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Lenin’s Russia Essay

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1.

The painting shows that Lenin is pleased to be back in Russia. He has his hand up waving at the crowd. Lenin looks happy and he looks pleased to be back. He also looks to be pleased by the way that the crowd are reacting to his return. The crowd are happy to have Lenin back. The people’s faces are all looking at him and they are all waving back at him. There are people playing musical instruments at what looks like a celebration to welcome him back. They are celebrating the return of Vladimir Ilich Ulyanov, who later changed his name to Lenin, from exile in Finland.

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The people are pleased to see Lenin and they would therefore be the people that agree with Lenin and his ideas and decisions. The crowd is not just townspeople that have gone to meet Lenin. There are men there with bullets over their shoulders. These people are soldiers that agreed with Lenin’s ideas. They had some force with their guns and this means that Lenin had some force. All of these townspeople see Lenin as a leader for Russia that is why they are there. This is not a true reflection over all of Russia. This source is very inaccurate as it is painting and could have been a forgery to make Lenin look popular and make it look like there are a lot of people there.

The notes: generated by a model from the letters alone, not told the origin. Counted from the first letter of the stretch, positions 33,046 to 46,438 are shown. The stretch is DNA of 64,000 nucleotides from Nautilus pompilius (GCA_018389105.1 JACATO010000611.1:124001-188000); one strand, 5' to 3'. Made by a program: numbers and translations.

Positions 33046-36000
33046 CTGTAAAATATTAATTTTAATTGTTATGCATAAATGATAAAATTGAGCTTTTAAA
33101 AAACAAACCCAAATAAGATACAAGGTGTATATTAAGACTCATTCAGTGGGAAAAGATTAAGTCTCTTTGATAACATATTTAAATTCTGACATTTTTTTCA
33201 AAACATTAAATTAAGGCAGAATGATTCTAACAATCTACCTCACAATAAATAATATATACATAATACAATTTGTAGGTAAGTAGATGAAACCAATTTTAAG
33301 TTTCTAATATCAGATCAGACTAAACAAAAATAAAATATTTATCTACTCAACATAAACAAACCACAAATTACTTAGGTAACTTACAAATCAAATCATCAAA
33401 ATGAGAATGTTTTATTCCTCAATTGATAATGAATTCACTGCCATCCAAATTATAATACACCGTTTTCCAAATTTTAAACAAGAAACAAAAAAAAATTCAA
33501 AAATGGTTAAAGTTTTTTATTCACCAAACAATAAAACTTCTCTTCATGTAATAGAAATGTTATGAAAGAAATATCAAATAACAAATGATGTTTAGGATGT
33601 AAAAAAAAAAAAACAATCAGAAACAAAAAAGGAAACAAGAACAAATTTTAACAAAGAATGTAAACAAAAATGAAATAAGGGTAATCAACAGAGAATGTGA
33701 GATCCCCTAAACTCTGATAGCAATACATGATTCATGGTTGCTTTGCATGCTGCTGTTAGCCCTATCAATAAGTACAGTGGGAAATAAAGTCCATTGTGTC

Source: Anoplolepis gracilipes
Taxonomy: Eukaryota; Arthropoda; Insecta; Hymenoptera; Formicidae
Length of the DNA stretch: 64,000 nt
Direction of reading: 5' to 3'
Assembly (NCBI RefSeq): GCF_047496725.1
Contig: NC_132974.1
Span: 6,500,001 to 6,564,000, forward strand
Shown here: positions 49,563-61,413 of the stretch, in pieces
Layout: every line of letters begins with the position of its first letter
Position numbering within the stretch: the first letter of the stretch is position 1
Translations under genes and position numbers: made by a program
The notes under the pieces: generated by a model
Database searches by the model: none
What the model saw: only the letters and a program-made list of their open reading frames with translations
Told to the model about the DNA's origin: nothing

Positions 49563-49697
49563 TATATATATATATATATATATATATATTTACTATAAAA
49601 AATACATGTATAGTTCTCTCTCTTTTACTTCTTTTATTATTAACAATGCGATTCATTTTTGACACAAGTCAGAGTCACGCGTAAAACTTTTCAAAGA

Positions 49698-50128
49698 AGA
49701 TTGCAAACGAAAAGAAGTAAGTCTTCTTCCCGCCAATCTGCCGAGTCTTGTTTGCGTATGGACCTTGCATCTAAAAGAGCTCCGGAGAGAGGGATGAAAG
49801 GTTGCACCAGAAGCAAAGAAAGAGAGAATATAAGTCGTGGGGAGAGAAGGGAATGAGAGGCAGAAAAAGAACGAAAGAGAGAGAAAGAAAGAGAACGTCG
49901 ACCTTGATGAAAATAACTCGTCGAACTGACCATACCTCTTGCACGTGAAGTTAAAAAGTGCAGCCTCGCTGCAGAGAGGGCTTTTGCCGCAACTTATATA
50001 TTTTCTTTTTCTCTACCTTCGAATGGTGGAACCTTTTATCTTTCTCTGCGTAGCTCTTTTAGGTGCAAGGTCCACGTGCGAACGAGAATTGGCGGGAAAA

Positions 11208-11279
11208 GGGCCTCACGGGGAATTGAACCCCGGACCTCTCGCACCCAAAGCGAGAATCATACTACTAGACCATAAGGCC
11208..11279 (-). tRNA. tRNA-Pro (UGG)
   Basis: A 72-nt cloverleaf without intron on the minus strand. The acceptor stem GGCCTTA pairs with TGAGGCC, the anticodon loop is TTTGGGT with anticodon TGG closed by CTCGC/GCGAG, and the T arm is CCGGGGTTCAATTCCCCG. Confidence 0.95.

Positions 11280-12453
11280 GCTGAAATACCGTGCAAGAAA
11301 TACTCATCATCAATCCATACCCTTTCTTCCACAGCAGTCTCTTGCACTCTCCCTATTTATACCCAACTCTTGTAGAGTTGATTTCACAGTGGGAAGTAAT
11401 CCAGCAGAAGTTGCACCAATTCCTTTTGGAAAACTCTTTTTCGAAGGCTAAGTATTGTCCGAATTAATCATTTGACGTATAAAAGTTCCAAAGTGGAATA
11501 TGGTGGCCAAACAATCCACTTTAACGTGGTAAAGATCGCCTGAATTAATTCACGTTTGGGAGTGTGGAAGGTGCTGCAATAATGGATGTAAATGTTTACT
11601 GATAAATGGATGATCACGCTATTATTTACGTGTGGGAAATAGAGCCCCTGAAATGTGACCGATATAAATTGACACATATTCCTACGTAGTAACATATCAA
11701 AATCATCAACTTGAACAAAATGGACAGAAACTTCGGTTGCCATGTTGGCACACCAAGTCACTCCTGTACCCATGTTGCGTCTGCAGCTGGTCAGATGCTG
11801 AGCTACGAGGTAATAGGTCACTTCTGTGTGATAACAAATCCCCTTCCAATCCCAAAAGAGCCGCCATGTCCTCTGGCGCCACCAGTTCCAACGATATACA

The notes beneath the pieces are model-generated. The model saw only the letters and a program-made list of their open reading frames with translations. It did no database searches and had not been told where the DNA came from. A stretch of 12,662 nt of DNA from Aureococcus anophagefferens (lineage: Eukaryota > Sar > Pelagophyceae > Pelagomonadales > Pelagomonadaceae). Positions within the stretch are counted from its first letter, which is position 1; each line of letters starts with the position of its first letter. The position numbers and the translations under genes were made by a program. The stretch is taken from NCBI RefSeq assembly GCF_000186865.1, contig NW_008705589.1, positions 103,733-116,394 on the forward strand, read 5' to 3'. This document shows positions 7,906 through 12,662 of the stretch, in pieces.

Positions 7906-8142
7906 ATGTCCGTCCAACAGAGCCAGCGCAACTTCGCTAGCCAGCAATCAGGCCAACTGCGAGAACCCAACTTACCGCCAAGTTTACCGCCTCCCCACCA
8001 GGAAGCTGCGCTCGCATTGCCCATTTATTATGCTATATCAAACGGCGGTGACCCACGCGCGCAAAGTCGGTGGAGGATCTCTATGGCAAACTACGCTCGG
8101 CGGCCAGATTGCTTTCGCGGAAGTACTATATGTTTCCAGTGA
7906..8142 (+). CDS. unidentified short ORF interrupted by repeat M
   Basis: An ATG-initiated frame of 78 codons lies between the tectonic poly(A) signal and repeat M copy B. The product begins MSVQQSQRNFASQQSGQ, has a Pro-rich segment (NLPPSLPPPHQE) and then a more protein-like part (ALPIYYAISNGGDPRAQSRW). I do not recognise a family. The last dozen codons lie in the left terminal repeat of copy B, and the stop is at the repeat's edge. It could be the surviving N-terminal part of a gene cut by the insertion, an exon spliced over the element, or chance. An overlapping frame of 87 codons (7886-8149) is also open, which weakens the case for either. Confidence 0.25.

2.

The painting does show that Lenin was popular in Finland station, which is in Russia like Waterloo station is in London, but this is not a true reflection over the whole of Russia. The people that were at Finland station are clearly pleased to have him back but in other parts of Russia this was not the case. Lenin was only popular with the people that supported communism and supported Bolshevik rule. These were known as the reds and the opposition was known as the whites due to the color of their uniforms that their armies wore.

It is clear that this painting does not show the feeling over the rest of Russia because the civil war came. This tells us that Lenin was not popular all over Russia and he had opposition in the whites that he fought in the civil war. This was not only the case in Russia but also all over the world. When the civil war started Lenin and the reds didn’t have any outside allies while the Americans, the French and the British supported the whites. These countries wanted to help the whites against Lenin because Lenin had pulled Russia out of the First World War before it had ended. They were bitter about it and so they helped fight against him.